Becoming more productive is hard, isn’t it?
You could be an aspiring athlete who is struggling to juggle the demands of work and family with a demanding training schedule.
Or maybe you want to write an eBook to promote your business, but you just can’t to find the time to write.
Or you perhaps you’ve been tasked with managing an important client project, and your team is struggling to make genuine progress.
I’ve spent a lot of time studying popular productivity methods like Getting Things Done and the 7 Habits of Highly Effective People.
Although the language varies from method to method, putting first things first, small wins and cultivating useful daily habits are three proven strategies that anyone can use to increase productivity.
1. Put First Things First
Putting first things first is a simple but effective productivity strategy.
The secret to this approach is to put first things first the night before your working day.
That night, make a list of what you want to accomplish during the following day. Rank them in order of most to least important.
Then the following day, do the most important thing from your list before you attend to anything else. Once you’ve accomplished this task, progress to the second most important task. And so on.
If you’re training for a marathon, go for a run before work or as soon as you get home. Train before you do anything that could distract you.
If you’re managing a client project, focus on this project in the morning before you answer emails, attend meetings or check social media feeds.
And if you want to publish an eBook, write for at least one hour – don’t worry about perfect prose – before moving on to your next most important task for the day.
Putting first things first works because when you’re interrupted during the day (as often happens in a busy office), you will have already accomplished your most important task for the day.
2. Cultivate Productive Habits
The cue-routine-reward formula is key to the formation of more productive habits.
Charles Duhigg describes this in his excellent book: “The Power of Habit: Why We Do What We Do in Life and Business”.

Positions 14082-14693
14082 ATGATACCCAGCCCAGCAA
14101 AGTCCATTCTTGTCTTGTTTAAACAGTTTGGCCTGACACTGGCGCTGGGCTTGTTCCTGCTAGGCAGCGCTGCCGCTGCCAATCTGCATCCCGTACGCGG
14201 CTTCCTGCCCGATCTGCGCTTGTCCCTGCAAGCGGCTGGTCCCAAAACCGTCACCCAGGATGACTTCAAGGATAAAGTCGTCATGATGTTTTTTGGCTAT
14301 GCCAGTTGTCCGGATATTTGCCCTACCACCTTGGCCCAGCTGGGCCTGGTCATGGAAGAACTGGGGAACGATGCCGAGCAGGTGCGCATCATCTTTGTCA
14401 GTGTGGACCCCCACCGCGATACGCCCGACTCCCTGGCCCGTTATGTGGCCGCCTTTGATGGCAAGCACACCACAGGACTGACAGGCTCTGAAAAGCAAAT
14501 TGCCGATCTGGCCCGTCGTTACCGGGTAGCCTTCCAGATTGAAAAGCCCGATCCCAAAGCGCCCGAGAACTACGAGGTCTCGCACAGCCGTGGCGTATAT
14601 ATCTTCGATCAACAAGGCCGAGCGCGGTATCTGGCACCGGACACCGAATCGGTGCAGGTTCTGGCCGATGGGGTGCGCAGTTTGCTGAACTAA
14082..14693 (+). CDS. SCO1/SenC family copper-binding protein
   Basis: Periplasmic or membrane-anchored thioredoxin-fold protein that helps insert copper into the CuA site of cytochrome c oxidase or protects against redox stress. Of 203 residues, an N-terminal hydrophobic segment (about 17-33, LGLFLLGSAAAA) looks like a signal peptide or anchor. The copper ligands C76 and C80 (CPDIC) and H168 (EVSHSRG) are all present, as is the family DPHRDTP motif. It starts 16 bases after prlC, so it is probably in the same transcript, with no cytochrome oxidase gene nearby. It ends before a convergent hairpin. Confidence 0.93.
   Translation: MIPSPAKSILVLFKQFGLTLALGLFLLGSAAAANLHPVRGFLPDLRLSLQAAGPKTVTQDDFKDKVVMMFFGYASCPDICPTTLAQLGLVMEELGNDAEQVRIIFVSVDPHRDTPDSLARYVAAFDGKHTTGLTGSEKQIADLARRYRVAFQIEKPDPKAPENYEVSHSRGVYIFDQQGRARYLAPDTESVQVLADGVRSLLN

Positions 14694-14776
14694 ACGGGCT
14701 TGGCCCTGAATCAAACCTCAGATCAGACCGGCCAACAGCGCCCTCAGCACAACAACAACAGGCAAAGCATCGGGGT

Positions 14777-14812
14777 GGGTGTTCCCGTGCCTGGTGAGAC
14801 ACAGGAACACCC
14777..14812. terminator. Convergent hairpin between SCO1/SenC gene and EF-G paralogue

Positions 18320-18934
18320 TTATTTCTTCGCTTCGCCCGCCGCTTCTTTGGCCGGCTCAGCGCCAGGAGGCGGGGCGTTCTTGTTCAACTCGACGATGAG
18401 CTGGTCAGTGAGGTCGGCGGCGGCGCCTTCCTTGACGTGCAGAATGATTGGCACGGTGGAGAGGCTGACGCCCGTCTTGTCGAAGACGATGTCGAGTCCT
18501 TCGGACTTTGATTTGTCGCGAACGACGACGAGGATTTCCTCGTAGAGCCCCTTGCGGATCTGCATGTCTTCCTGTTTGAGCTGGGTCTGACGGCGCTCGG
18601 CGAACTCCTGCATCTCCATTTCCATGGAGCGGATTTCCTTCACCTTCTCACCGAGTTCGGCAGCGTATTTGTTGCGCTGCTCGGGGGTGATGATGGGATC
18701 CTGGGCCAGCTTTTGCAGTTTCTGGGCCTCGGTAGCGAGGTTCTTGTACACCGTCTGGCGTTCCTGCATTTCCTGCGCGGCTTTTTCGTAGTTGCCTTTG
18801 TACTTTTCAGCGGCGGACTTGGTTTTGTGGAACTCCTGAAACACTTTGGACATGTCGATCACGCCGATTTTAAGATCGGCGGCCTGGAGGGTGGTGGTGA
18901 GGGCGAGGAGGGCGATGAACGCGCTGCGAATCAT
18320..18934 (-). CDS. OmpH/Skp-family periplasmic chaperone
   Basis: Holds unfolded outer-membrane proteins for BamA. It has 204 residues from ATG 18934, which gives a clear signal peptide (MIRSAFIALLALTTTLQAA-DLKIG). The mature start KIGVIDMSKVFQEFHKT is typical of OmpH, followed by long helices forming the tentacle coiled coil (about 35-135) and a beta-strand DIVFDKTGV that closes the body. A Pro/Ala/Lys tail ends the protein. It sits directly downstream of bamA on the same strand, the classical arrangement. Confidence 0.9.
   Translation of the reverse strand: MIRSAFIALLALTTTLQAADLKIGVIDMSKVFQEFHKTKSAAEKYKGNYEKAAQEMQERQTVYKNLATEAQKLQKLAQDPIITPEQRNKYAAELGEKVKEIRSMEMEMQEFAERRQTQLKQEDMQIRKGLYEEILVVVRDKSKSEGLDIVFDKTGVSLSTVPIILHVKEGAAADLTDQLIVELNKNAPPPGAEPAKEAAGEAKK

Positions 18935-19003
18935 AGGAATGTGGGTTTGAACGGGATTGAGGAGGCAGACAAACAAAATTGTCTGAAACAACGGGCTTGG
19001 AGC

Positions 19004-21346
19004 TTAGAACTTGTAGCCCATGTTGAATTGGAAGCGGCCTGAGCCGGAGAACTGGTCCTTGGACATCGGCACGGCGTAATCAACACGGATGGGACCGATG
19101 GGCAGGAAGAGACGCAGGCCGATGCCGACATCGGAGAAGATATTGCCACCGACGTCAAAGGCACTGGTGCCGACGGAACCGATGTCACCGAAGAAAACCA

Duhigg writes, “Want to exercise more? Choose a cue, such as going to the gym as soon as you wake up, and a reward, such as a smoothie after each workout.
“Then think about that smoothie , or about the endorphin rush you’ll feel. Allow yourself to anticipate the reward. Eventually, that craving will make it easier to push through the gym door everyday.”
Although Duhigg is describing exercise in this example, you can apply Duhigg’s cue-routine-reward formula to cultivate more productive habits.
Duhigg says as much: “Anyone can use this basic formula to create habits of her or his own.”
For example if you want to write an eBook to promote your business, your cue to write could be an alarm clock that sounds an hour before work in the morning.
Your routine could then be to sit down and edit the previous day’s work before getting dressed or having breakfast.
And your reward could be a cup of coffee after you’ve finished editing or writing for half an hour.
If you want to train for a marathon, your cue to run could be a pair of runners that you leave by the door, your routine could be the time you put them on at, and your reward could be a glass of chocolate milk (it’s full of protein!) or a favourite TV show.
You could even try creating the habit of happiness.
Whatever your approach, these productive habits will help you accumulate small wins.
3. Harness the Power of Small Wins
Small wins are like single steps during a long race, with each one bringing you closer to the finish line.
Small wins can also help you overcome barriers in your work preventing you from making real progress.
For example, if you’re struggling to write an eBook, try writing a blog post that you can use as part of this eBook.
When you’ve completed this blog post, return to the the more troublesome parts of the eBook. They will almost always feel easier because you can build on a previous accomplishment.
Similarly, if you’re a manager of a team working on a client project, you can celebrate small wins and motivate your team.
If, for example, a social media campaign is a success, you could send a congratulatory email to the rest of your team that thanks them for working hard and which motivates them to keep progressing this important project.
A small win will give you the confidence, and your team the momentum, you all need need to complete future tasks and realise important goals.
If you put first things first, cultivate productive daily habits and harness the power of small wins you can overcome these problems and become more productive.
What was your last small win? Have you cultivated any productive daily habits? How do you increase productivity?
Please let me know in the comments section below.
Bryan writes a popular blog about non-fiction writing on WorkReadPlay.com.
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